History Sunday: The Bench Revolution

War is a terrible thing. It can lead people to do horrible, unspeakable acts, like killing people, burning homes, and trying new types of food that look unpleasant but might actually be pretty good. Most wars are bloody and violent, but there is at least one war that wasn’t bloody at all; The Seating War (It was, however, very violent).

The Seating War was a violent battle between the Sofites and the Chairites; these two combatants were very adamant about the types of seating that they used, and couldn’t let the other win. The Sofites loved only soft couches, and the Chairites believed in beautiful wooden chairs. Both parties believed that their way was the only way that could be correct. The Sofites claimed this was their goal:

“We want to end the tyranny of narrow seating, and sometimes hard, wooden bottom-places. We are tired of the Chairites, oppressing our behinds! Let us be liberated!”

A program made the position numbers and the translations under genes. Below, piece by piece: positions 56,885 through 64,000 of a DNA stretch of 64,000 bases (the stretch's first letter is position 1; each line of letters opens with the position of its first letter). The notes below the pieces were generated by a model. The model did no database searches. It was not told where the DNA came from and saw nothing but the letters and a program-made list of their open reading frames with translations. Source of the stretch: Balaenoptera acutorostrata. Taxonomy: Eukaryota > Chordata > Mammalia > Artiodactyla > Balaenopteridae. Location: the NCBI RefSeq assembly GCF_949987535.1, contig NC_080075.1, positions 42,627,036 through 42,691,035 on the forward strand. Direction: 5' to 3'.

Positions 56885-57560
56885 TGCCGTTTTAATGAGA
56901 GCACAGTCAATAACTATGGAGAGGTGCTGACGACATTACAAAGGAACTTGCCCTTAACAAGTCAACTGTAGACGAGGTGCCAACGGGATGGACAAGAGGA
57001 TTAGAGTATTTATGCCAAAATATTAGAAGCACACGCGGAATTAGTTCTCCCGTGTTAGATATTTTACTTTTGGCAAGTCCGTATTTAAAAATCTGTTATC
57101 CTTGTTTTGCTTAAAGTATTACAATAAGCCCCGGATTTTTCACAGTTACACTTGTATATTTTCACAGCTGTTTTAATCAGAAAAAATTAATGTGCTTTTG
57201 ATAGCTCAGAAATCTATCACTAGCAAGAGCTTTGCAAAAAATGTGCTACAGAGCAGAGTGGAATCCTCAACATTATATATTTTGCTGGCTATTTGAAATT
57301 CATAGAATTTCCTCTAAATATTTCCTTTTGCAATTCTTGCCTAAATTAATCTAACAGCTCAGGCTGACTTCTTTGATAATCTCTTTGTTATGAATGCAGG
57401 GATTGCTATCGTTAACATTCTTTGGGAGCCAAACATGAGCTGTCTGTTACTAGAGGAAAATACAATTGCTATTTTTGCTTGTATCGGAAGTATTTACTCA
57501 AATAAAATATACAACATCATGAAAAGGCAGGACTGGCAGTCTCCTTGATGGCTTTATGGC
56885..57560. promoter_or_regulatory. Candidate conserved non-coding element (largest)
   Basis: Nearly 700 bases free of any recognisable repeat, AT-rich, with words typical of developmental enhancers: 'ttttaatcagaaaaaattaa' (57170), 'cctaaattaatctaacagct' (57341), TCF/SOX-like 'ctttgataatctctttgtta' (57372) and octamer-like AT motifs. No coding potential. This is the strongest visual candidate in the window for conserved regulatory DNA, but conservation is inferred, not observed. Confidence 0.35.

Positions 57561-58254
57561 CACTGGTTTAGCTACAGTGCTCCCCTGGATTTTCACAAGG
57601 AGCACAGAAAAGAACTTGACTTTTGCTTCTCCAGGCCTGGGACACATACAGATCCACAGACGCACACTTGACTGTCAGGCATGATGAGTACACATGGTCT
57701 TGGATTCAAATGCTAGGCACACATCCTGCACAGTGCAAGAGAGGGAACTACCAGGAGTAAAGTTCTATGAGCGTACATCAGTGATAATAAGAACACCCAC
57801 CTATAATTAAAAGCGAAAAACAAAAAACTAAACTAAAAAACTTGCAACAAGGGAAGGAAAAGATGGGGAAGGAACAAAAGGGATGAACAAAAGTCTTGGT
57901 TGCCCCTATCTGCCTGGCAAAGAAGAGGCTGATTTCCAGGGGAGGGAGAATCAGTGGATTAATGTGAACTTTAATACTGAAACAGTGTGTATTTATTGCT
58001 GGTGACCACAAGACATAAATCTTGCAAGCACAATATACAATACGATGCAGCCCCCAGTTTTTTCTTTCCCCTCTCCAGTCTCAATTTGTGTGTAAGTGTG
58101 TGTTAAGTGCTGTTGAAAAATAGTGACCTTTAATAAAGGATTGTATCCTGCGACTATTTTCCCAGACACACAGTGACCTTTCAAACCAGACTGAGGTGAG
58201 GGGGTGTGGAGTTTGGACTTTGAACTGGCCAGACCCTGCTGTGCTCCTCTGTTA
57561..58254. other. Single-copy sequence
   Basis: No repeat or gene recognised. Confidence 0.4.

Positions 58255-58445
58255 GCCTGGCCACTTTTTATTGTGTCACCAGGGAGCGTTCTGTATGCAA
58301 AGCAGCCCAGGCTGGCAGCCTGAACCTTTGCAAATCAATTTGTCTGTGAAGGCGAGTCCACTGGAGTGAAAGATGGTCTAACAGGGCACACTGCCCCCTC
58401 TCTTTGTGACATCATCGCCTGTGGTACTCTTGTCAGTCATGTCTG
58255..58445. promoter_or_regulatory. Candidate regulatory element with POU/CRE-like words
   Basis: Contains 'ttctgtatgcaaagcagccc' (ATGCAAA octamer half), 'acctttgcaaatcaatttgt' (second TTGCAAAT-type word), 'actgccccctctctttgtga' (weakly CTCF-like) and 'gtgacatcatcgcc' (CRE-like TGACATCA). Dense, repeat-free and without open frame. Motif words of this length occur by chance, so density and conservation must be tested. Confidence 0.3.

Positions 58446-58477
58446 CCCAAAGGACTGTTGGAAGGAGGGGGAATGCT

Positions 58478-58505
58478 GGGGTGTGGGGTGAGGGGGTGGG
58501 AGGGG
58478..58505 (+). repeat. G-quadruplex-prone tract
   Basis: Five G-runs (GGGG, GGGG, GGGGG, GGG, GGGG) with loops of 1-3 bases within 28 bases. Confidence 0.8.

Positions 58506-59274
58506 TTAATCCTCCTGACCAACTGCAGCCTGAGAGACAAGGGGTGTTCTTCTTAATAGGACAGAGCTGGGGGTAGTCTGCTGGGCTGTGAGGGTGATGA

On the other hand, the Chairites felt differently:

“There is a constant need for support; a firm seat is all that one needs! We need no seats that sag under constant pressure, but a true seat for one, for an autonomous nation!”

In the end, the two races organized a sit-off. Their armies sat in their respective pieces of furniture, in a competition to see who could sit there the longest. This sit-off went on for five long years, with soldiers growing weak with lack of exercise.

Eventually, one soldier broke the silence. No one is sure if he was a Sofite, a Chairite, or even a third party Chairdeskian (favoring attached chairs and desks), but he was so angry that he went to one side, and kicked the back off of the seat of one member of that army. Chaos ensued; many couches and chairs were de-backed, and broken that day.

When all was said and done, however, no one was hurt, and both races of people were left with brand new types of seating. The Sofites had found their couches made into benches, and the Chairites now had the ever-popular stool. While war is dangerous and barbaric, some good can, in fact, come of it.


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